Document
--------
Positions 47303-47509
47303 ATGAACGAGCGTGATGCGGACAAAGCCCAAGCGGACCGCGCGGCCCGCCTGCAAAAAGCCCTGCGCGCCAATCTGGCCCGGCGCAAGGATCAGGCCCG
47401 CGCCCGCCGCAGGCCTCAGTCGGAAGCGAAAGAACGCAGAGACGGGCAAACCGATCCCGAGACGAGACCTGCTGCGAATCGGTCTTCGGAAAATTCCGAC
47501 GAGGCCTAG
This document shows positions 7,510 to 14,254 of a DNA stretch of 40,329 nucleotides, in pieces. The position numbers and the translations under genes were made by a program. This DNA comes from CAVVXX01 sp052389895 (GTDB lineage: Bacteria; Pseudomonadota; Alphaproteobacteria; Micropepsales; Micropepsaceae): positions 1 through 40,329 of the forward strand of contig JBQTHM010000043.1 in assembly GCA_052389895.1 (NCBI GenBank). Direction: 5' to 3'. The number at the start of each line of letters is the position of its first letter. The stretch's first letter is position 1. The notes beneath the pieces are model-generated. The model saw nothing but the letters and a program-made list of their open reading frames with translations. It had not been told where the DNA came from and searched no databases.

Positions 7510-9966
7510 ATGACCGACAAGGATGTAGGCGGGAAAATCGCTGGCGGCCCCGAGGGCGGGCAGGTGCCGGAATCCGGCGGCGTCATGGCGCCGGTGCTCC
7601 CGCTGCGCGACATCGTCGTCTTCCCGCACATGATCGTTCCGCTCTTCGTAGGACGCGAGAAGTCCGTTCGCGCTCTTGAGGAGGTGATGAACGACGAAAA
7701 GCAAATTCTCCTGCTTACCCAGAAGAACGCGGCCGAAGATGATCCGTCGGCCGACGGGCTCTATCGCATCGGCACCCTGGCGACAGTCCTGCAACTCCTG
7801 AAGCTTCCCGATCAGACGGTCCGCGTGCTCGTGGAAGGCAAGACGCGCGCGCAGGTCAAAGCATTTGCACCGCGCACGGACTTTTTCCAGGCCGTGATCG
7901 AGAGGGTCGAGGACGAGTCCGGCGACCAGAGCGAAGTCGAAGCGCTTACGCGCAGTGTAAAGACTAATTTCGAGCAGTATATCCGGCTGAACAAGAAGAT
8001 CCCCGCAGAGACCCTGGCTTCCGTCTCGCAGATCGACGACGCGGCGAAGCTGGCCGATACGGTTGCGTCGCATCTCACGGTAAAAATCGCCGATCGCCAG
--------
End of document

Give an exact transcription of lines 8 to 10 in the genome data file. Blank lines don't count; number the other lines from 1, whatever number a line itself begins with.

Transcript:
7601 CGCTGCGCGACATCGTCGTCTTCCCGCACATGATCGTTCCGCTCTTCGTAGGACGCGAGAAGTCCGTTCGCGCTCTTGAGGAGGTGATGAACGACGAAAA
7701 GCAAATTCTCCTGCTTACCCAGAAGAACGCGGCCGAAGATGATCCGTCGGCCGACGGGCTCTATCGCATCGGCACCCTGGCGACAGTCCTGCAACTCCTG
7801 AAGCTTCCCGATCAGACGGTCCGCGTGCTCGTGGAAGGCAAGACGCGCGCGCAGGTCAAAGCATTTGCACCGCGCACGGACTTTTTCCAGGCCGTGATCG